- Designer:Ikhwan Kwon
- Publisher: Lifestyle Boardgames / Mandoo Games
- Players: 1-4
- Age: 8+
- Time: 30 mins
- Played with review copy provided by Mandoo Games
I’ve generally been a fan of tile-laying games, and I recently ran across one which had an Alice in Wonderland theme. In this game, players try to construct a garden while trying to keep to the Queen of Hearts’ multiple rules. The player who does the best will score the most points, win the game, and hopefully manage to keep his or her head…
The sixties were a turbulent decade. Bob Dylan wrote, “The times, they are a-changin’”, and that they were. Music, clothing, politics, forms of protest, technology…all of them different, some with changes that stuck, some that didn’t, and some with battles that we continue to fight to this day. Games were starting to change as well. In fact, the seeds of modern gaming were sowed during this period and those are changes that most of us are very happy about. But it took those seeds quite a while to bear fruit…
The Game of Life (1960)
The Game of Life came about from Milton Bradley’s desire to celebrate the 100th anniversary of their first published game, The Checkered Game of Life. (The older game, designed by the individual named Milton Bradley, was a spinoff of the Royal Game of Goose and was the first popular published game in the U.S.) MB asked an independent toy and game designer named Reuben Klamer to come up with something and he and his assistant Bill Markham delivered big time. The gloriously 3D and plastic-filled design was an immediate hit and represented yet another successful and well scrubbed attempt to portray the American dream in a board game. It was also an early example of celebrity endorsement for a game (with every box cover famously proclaiming Art Linkletter’s “I heartily endorse this game”). Klamer would later go on to design other games, including 1962’s Square Mile, a city-building game which was well ahead of its time, but Life remains his best known effort.
- Designer: Laurent Escoffier
- Publisher: Blue Orange
- Players: 2-4
- Age: 8+
- Time: 15 minutes
- Played with review copy provided by publisher
Block Ness has a punny title that nicely hints at the theme of the game – that is, players each control their own monster and they try to expand control of the lake with the many different segments. The game is played on a board perforated with a grid of holes – this board fits snugly in the box bottom.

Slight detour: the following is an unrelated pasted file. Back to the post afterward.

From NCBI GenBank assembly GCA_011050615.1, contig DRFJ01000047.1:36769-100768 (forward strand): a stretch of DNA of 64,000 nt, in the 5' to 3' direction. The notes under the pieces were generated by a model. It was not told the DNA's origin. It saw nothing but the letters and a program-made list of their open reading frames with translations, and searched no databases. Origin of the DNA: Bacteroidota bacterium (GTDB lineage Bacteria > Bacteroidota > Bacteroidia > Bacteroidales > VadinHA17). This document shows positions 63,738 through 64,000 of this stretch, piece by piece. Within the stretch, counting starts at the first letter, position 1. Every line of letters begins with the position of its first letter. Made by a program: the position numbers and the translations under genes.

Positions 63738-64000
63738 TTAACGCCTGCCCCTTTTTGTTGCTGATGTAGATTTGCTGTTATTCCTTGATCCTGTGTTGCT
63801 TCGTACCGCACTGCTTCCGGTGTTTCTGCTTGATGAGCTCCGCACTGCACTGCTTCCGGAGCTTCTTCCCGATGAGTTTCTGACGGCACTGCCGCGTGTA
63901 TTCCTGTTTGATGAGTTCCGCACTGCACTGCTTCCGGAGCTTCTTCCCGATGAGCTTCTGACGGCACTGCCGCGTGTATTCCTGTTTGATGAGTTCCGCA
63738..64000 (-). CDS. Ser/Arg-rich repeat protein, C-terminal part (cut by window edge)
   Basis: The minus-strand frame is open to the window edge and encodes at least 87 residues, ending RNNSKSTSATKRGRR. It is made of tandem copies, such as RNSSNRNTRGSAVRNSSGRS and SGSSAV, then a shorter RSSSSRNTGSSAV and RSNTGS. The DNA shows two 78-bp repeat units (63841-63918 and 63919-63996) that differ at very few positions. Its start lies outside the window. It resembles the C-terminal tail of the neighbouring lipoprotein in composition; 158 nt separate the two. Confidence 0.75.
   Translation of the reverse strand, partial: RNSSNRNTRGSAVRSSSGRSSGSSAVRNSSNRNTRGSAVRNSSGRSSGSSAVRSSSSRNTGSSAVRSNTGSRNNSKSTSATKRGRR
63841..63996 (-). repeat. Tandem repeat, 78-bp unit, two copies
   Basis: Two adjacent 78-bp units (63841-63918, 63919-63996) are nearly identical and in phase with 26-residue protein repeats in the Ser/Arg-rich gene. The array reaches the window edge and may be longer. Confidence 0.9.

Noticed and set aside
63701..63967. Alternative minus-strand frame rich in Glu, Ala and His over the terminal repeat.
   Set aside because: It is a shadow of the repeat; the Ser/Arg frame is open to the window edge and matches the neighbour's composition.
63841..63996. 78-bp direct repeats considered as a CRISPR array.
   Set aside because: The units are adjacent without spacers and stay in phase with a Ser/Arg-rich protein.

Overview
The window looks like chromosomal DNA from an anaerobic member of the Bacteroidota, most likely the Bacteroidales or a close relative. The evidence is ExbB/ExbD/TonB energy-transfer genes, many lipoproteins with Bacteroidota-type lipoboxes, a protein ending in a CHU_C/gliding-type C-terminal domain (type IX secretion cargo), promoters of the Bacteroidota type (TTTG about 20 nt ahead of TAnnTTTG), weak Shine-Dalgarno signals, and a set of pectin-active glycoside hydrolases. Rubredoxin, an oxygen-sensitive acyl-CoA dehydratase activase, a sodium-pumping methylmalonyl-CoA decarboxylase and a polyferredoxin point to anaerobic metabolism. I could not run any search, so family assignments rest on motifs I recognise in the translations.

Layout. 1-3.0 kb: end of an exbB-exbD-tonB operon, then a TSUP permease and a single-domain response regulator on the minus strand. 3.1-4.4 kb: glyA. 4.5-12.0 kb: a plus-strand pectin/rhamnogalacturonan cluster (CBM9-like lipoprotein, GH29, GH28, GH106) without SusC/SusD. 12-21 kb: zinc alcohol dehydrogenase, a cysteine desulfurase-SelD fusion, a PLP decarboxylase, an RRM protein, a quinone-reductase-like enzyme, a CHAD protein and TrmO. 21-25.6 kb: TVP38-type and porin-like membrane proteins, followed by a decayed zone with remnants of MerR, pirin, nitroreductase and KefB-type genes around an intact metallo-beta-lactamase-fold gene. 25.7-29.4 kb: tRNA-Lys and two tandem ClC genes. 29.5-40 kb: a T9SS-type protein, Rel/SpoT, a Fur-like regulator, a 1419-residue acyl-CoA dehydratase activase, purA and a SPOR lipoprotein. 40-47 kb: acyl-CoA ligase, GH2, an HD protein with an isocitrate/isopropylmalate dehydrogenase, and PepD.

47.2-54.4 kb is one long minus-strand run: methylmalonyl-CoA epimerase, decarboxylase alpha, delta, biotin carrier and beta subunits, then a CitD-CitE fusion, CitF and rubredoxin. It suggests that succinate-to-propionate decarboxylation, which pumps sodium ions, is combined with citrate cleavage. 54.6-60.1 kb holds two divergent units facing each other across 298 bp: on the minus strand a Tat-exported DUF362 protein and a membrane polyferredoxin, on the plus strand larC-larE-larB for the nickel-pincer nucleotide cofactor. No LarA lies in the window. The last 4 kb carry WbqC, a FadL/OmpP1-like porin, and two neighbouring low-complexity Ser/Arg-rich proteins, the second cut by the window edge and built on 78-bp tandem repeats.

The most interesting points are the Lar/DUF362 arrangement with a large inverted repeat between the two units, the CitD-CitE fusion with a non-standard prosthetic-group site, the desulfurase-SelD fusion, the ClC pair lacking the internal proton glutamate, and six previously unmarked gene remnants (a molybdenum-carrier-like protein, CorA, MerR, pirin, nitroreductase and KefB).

Boardgame Geek has just announced the nominees for their Game of the Year (GotY) awards for the 2020 calendar year, the Golden Geeks. These were determined by selections made by the BGG community. As usual, there are lists of games for numerous categories, such as best 2-player, best card game, and most innovative. But to me, the most interesting thing about the awards this year is that they’ve changed the format and will now have three separate GotY awards: Best Light Game, Best Medium Game, and Best Heavy Game. This is somewhat comparable to what the SdJ jury does with its awards–the Spiel des Jahres is aimed at families and is a fairly light game, while the Kennerspiel des Jahres is intended for “connoisseurs” (and tends to be a middleweight game).
The guidance for which games were eligible for each of the three Golden Geek awards came from the user-determined Weight for each game. This is not a requirement (the Golden Geeks are famously unregulated), but the voting app employed this year made it considerably easier to only select games for the award which fit its specified range of weights, so I suspect that it will be rare to see a game chosen outside of its natural category (making it unlikely that a game will appear in multiple GotY categories).
Here are the three lists of nominated games, together with their designers. The top 10 games (plus ties) in each category are eligible to compete for the award.
- Designer: Benjamin Leung
- Publisher: Homosapiens Lab
- Players: 2-6
- Age: 5+
- Time: 15-20mins
- Played with review copy provided by Taiwan Boardgame Design (TBD)
I never know what to expect when I get a box from TBD – and in my most recent shipment, two games suitable for the younger crowd arrived – Cat’s Tsukiji and The Three Little Wolves. Normally, I have a hard time getting some of the more kid oriented games to the table, but I have been lucky enough to spend some time with my nephews (age 7 or 8 – would you believe I actually can’t remember?!) and they were the perfect audience for some of these games.
As you may know, Tsukiji is one of the most famous fish markets in Tokyo, and as the publisher says:
On April 10th – 11th, 2021 the Game Market Spring (ゲームマーケット2021春) was held in Tokyo. This game convention in Japan is usually held twice a year in Tokyo and once a year in Osaka. The Game Market Spring 2021 was a collaboration with Arclight, Telegames Research team (テレゲーム研究所), and Kickstarter, and Tansan Fabrik was the director, making it more of a community event with many creators participating in the organization of the convention.
In recent years the Game Market was held at the Aomi hall, but this year we were back at the original Tokyo Big Site. The halls were very spacious and there were many game creators at the event. For me it took 2 full days to see everything, even then I missed out on seeing some booths. Definitely visit for both days, as some creators only come on one of the days. Since the games are usually discounted from the regular selling prices, it’s recommended to visit the event and support the creators. Also, you can get some rare games you won’t be able to buy anywhere else.